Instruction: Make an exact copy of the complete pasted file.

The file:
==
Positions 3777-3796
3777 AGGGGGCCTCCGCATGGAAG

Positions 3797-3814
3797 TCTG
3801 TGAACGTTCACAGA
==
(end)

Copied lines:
Positions 3777-3796
3777 AGGGGGCCTCCGCATGGAAG

Positions 3797-3814
3797 TCTG
3801 TGAACGTTCACAGA